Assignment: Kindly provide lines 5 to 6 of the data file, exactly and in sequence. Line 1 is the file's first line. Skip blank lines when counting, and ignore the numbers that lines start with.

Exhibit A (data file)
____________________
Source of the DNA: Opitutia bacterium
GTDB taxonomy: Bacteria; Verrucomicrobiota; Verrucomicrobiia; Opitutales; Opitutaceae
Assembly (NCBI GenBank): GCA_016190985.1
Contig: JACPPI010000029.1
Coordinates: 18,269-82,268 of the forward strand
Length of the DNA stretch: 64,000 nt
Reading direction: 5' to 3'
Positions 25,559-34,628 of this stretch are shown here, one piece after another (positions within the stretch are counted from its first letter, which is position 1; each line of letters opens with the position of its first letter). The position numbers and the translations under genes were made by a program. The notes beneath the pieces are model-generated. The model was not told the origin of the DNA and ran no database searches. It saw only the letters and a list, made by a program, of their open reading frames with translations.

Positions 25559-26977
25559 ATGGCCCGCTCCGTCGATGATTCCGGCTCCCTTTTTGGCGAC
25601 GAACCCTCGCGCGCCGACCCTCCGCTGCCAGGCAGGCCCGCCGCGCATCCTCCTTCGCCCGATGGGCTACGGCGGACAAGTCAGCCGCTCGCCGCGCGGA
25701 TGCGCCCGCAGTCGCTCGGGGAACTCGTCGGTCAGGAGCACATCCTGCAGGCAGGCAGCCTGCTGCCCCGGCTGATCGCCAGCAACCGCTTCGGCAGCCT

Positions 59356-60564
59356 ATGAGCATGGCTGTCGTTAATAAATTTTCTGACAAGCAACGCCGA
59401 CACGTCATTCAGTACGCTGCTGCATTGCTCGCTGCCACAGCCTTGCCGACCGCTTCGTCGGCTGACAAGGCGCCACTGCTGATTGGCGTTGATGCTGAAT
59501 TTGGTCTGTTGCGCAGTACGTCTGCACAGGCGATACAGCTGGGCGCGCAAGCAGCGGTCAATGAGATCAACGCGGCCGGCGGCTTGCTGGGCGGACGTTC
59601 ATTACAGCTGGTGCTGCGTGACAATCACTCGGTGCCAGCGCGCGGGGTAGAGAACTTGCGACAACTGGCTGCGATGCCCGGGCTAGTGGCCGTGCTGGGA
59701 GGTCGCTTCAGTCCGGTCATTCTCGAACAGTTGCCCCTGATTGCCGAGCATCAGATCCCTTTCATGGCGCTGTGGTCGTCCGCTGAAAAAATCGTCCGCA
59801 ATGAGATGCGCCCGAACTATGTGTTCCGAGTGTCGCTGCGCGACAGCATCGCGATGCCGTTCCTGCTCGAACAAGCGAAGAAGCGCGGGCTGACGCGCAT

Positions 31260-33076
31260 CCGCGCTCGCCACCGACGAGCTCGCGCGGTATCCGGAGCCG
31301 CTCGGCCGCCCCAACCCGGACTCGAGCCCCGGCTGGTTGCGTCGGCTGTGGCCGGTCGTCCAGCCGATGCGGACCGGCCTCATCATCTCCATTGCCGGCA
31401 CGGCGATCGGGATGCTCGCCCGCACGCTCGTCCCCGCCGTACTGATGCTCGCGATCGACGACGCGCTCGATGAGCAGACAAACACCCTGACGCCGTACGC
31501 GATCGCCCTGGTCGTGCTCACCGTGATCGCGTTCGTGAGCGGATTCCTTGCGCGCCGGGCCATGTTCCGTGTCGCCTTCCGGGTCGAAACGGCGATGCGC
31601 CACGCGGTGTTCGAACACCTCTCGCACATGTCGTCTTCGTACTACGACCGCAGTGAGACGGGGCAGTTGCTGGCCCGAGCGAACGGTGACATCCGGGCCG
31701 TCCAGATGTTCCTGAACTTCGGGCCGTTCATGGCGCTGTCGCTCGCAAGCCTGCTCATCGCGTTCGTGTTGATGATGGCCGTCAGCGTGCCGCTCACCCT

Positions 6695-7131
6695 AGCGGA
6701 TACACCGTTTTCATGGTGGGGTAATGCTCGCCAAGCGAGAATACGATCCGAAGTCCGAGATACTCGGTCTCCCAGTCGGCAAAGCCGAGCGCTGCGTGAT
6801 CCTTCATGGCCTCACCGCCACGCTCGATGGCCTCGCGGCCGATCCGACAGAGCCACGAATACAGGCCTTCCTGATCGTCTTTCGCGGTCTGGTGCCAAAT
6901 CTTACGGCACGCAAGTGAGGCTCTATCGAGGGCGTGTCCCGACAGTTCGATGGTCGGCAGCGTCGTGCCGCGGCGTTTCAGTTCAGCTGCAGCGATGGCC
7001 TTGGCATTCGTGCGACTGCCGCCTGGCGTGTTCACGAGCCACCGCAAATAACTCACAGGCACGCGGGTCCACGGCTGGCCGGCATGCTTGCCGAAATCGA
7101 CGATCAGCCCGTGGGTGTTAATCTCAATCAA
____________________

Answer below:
Coordinates: 18,269-82,268 of the forward strand
Length of the DNA stretch: 64,000 nt